I’ve been back from my Djibouti whale shark adventure for just over a week now.
If I had £1 for everyone that asked me where Djibouti was I would have approx £117. Djibouti is in North East Africa between Ethiopia and Somalia. An interesting place with a strong French influence remaining despite the country’s independence from France in 1977. It is now predominately a port hub with a large population of transient military personnel from a wide range of countries.
The whale sharks turn up in the Gulf of Tadjoura area from October to February. Little is known about them. My adventure was organised by the Marine Conservation Society Seychelles and Megaptera who run research projects into the whale shark population of Djibouti to increase our knowledge of these magnificent animals.
The Djibouti whale shark research programme began in 2006. The volunteers role is to snorkel with the sharks and support the boat teams to identify sharks by taking photos of the markings on their left and right sides. The markings are like a shark fingerprint and enable the team to identify the shark using image matching software. We also looked out for fish travelling with the shark, scars and distinctive markings and any other sharky observations to help form an overall picture of shark behaviour.
Whale sharks can live for 150 years and are the world’s largest living shark and largest living fish. The largest one on record is 18 metres long and weighed 34 tons. They are big. They are kind of crazy looking, a dark body covered in spots and stripe patterns with a wide flat head and a huge mouth. We don’t know much about their reproduction habits, but we know they only reach sexual maturity at the ripe old age of 20-25 and females carry up to 300 fertilised eggs at any one time, all at different stages of development that hatch in the uterus – which to be honest seems like a rum deal.
They like warm and tropical temperate seas (who can blame them) and they are known to make trans–oceanic migrations showing up in certain places at certain times on the year when the zooplankton they eat abounds, including Ningaloo in North West Australia, Christmas Island, Belize and the Seychelles.
They have few natural predators. Humans are their biggest threat, we hunt them for their fins, and their flesh is sold in Asian restaurants as ‘Tofu Shark’. An important part of the research project is raising awareness to protect this fantastic creatures.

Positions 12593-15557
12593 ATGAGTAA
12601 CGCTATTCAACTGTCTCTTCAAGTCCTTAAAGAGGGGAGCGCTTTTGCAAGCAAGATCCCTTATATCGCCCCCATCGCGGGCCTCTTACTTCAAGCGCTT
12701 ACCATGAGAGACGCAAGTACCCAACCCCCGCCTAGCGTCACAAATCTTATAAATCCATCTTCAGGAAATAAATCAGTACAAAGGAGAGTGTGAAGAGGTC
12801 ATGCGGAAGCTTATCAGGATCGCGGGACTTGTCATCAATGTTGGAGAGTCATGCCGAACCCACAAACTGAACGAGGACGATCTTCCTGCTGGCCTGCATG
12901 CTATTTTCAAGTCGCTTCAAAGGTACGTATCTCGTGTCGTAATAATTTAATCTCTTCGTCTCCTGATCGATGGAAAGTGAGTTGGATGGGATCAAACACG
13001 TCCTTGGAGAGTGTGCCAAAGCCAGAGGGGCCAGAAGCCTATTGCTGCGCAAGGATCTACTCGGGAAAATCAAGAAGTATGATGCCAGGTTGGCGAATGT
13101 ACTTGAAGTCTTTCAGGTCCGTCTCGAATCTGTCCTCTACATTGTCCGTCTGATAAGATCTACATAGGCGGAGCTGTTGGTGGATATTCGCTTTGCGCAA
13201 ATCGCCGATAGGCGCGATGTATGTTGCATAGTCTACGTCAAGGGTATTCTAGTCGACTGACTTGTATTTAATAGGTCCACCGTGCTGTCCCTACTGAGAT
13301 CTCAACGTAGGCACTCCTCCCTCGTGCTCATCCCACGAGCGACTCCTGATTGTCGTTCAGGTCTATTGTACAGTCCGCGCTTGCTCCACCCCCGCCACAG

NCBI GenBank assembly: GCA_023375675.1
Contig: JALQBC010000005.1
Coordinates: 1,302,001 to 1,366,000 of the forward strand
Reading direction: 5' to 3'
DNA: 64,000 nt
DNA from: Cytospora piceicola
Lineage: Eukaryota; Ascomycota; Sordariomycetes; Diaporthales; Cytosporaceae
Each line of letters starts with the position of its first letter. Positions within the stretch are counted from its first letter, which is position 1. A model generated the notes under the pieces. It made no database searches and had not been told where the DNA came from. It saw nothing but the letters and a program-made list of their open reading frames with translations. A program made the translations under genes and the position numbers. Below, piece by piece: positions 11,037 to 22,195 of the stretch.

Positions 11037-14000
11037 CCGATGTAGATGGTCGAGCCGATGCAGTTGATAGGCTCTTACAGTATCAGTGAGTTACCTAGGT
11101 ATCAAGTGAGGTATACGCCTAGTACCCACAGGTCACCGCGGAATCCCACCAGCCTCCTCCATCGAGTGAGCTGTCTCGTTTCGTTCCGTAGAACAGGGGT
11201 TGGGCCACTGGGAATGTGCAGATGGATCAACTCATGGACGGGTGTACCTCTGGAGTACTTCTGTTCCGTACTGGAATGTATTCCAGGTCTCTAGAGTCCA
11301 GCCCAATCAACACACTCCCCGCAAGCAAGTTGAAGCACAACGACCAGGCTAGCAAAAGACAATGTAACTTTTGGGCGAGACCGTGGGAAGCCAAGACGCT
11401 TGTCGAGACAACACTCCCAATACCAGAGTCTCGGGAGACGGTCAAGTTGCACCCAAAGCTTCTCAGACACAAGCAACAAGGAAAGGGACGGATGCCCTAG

Research shows that the Djibouti whale sharks are mostly young males; teenagers measuring between 3.5 – 7metres in length. It was awesome to be in the water with such amazing animals, they move with such grace and fearlessness. They come so close and move so quietly they can sneak up on you if you are not paying attention. More than once I turned round to be staring straight into an enormous black gaping mouth. We were also privileged to see a whale shark glide over our heads on an early morning scuba dive making the sky go eerily dark for a few seconds.
So I’ve had an adventure. I’ve learnt a lot about the whale sharks. Swimming with them was an unforgettable experience.
You can have an adventure too. Check out these sites for some ideas, and if these don’t do it for you – come up with your own adventure – but promise me you will do something.
Earthwatch Institute is an international non-profit organization that brings science to life for people concerned about the Earth’s future. www.earthwatch.org
African Impact offers volunteer work Africa, working holidays abroad and gap year travel in Africa. Our volunteer projects, expeditions and tours. www.africanimpact.com
The Great Orangutan Project aims to connect people with wildlife and nature in ways in which environmental, social and economic benefits are created www.orangutanproject.com
Photo credits to Husain Al Qallaf